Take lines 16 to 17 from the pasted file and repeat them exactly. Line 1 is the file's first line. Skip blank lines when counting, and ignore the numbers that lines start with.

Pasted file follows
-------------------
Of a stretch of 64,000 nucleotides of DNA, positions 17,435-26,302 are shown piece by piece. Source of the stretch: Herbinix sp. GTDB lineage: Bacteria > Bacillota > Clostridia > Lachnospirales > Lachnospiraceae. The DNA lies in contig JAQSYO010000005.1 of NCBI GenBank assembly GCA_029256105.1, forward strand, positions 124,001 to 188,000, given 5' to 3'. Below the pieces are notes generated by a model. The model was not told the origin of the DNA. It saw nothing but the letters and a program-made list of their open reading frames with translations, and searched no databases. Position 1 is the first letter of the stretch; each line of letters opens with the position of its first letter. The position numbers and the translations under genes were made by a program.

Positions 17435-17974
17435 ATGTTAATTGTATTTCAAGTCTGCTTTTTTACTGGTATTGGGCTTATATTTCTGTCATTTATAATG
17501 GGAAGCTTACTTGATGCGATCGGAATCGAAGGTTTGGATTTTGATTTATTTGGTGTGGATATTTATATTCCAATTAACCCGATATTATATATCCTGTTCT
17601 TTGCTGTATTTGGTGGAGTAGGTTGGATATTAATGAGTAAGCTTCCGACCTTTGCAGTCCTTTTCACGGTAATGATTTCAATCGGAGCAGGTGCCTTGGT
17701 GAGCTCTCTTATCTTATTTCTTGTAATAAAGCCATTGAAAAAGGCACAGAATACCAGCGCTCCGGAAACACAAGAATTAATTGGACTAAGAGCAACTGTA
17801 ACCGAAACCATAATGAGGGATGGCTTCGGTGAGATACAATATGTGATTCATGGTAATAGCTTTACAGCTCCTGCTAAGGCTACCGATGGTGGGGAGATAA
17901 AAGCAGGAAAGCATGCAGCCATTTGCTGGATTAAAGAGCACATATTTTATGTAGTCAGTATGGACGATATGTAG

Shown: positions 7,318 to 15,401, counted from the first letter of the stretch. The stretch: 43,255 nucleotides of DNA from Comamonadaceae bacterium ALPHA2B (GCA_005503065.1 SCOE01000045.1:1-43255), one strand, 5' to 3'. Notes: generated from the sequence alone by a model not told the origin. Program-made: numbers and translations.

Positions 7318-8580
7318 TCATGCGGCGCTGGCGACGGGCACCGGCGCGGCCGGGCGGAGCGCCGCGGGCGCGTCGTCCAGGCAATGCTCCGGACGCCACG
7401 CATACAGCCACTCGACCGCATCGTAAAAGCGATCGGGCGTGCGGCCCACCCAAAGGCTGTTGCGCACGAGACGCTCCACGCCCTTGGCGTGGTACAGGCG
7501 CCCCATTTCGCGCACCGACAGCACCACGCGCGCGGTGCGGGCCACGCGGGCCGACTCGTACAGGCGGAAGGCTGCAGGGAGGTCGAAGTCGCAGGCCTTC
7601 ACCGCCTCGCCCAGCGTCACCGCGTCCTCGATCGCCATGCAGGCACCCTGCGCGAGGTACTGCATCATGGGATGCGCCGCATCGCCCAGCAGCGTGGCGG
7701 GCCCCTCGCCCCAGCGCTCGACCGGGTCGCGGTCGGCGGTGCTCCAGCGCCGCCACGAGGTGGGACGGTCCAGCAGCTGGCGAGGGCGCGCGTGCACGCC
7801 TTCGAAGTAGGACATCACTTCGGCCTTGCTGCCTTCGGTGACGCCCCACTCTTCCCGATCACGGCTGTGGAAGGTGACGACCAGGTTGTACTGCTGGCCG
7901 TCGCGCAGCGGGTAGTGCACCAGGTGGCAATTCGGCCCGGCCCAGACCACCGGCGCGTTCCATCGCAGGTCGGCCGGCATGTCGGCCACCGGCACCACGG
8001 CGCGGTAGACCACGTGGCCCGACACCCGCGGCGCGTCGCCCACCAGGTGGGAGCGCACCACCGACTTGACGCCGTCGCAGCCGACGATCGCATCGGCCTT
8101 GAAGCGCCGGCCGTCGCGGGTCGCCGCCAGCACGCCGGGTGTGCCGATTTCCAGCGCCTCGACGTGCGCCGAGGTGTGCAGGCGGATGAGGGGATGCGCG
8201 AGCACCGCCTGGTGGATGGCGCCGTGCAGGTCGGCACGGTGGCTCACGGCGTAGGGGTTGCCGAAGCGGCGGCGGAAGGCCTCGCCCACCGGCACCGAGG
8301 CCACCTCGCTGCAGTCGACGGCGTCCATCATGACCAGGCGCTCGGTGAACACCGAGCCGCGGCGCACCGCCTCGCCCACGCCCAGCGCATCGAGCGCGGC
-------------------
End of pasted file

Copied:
7801 TTCGAAGTAGGACATCACTTCGGCCTTGCTGCCTTCGGTGACGCCCCACTCTTCCCGATCACGGCTGTGGAAGGTGACGACCAGGTTGTACTGCTGGCCG
7901 TCGCGCAGCGGGTAGTGCACCAGGTGGCAATTCGGCCCGGCCCAGACCACCGGCGCGTTCCATCGCAGGTCGGCCGGCATGTCGGCCACCGGCACCACGG